Mixing

Less is more here. Because you’re working with fewer instruments on fewer tracks, each has a greater role in the overall dynamic content of every song. Go easy on compression and stick to long attacks to allow the instruments to breathe and keep the transients mostly untouched (though you can squeeze them a little in the drums to keep everything tight). The bass is the one area you should compress more heavily — the low end can be difficult to work with, and if its volume is too inconsistent, it can throw off your entire percussion section.

You can use a light reverb, usually room, though you can also give plate reverb a try if you like. Be very careful not to overdo it; use short decay times, usually sub 1-second, at a low wetness. With any small ensemble recordings, your main goal is to preserve the original characteristics of the group’s performance with as little processing as possible. This is admittedly a little trickier if you’re using virtual instruments, but in that case you’ll want to lean on CC automation like pitch bend, expression and/or the mod wheel rather than stacking a bunch of effects!

For EQ, give the airy top end to vocals, flute, cymbals, snare and brushes. Avoid heaving boosting and/or cutting, and unless you’re combining bossa nova with other genres, you can largely ignore the typical EDM rules of heaving high pass filtering to remove low end in every but the bass; you actually want some of those lower frequencies because they help fill out the mix, which only contains a few instruments (unlike potentially hundreds tracks like in more processing-heavy genres like EDM and metal).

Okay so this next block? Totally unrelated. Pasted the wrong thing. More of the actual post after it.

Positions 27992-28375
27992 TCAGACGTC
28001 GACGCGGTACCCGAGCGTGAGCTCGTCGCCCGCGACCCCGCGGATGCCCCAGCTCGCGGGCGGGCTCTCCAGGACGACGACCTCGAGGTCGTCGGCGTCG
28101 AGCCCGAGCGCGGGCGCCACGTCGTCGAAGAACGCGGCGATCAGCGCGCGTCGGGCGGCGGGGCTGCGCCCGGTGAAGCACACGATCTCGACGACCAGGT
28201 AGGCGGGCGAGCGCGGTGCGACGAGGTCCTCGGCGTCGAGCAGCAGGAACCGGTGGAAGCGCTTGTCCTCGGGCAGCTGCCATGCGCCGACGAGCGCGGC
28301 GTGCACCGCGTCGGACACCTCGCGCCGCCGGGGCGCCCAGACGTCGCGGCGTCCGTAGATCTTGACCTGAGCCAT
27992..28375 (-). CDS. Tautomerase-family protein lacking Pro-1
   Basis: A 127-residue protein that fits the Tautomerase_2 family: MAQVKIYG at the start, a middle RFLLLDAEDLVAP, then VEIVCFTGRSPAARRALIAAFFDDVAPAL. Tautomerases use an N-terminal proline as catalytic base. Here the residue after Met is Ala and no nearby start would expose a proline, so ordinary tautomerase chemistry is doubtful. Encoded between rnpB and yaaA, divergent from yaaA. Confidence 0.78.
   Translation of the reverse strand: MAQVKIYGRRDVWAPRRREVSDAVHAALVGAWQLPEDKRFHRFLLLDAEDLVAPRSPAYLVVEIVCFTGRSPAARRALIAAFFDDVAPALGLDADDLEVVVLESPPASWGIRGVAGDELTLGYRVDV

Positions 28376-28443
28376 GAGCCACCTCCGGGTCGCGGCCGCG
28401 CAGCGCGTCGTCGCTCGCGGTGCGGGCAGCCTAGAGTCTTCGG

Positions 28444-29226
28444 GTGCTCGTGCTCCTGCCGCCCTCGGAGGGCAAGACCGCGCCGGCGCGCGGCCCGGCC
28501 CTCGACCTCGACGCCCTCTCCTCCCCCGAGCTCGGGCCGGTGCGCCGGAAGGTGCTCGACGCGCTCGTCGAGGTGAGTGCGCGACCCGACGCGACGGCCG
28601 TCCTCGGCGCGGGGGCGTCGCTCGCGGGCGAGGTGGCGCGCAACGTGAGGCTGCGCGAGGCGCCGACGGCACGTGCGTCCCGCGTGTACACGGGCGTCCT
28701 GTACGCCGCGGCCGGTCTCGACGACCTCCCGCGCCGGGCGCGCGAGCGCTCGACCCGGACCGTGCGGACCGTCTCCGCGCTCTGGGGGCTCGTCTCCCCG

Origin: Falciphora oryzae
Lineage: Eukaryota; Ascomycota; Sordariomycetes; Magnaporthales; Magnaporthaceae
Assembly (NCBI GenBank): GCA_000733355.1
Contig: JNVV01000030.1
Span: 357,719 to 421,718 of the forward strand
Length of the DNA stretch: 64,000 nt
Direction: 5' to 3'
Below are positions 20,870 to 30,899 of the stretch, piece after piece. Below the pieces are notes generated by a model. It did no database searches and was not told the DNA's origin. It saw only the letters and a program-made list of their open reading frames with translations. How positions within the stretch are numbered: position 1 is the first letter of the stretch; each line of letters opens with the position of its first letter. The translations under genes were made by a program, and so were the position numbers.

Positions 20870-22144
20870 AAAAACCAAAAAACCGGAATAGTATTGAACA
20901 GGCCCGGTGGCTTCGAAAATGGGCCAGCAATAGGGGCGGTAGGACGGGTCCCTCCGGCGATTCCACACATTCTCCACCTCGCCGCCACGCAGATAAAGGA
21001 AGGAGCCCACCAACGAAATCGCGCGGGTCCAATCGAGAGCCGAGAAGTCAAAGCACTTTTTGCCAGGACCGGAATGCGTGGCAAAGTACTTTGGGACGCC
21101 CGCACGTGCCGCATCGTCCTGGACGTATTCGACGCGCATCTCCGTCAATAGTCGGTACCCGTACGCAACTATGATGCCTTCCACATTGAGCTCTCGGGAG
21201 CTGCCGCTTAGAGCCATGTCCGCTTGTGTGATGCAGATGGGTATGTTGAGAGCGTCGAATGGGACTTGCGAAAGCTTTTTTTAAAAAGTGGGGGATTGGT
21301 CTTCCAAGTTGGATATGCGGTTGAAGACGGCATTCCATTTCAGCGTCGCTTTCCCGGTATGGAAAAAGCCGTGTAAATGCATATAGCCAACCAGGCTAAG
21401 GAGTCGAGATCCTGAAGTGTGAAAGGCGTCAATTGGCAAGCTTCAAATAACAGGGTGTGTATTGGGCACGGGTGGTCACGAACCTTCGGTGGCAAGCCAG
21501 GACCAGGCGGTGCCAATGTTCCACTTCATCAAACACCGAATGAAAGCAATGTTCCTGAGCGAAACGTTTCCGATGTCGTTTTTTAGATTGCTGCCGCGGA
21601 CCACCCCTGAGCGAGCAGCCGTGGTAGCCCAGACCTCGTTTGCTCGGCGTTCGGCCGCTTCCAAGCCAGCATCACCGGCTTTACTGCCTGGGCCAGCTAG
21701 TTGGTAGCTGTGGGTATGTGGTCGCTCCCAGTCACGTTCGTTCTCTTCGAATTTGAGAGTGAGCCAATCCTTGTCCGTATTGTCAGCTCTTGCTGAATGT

Wrapping up

At this point, you’re in good shape to get started creating bossa nova songs! Tackle the drum groove first, building up from the clave, introduce the rest of the rhythm section, and then add any melody instruments you feel are appropriate. Keep in mind if you’re coming from an electronic background: this style of production is much more hands-off, and you may be tempted to make a lot of dramatic adjustments that won’t fit with the genre. Focus on bringing out the best qualities of each instrument and blending them seamlessly together, giving each ‘performer’ their room to stretch their limbs a bit.

Beyond that, just have fun! There are few more perfect genres for chill, relaxed music you can ease into and happily lean into a single rhythm for multiple minutes on end. Once you feel comfortable creating bossa nova in the traditional sense, expand its clave, percussion and comping styles into other genres like EDM! With a little creativity and a desire to experiment, you’ll be able to joyfully push musical boundaries in no time!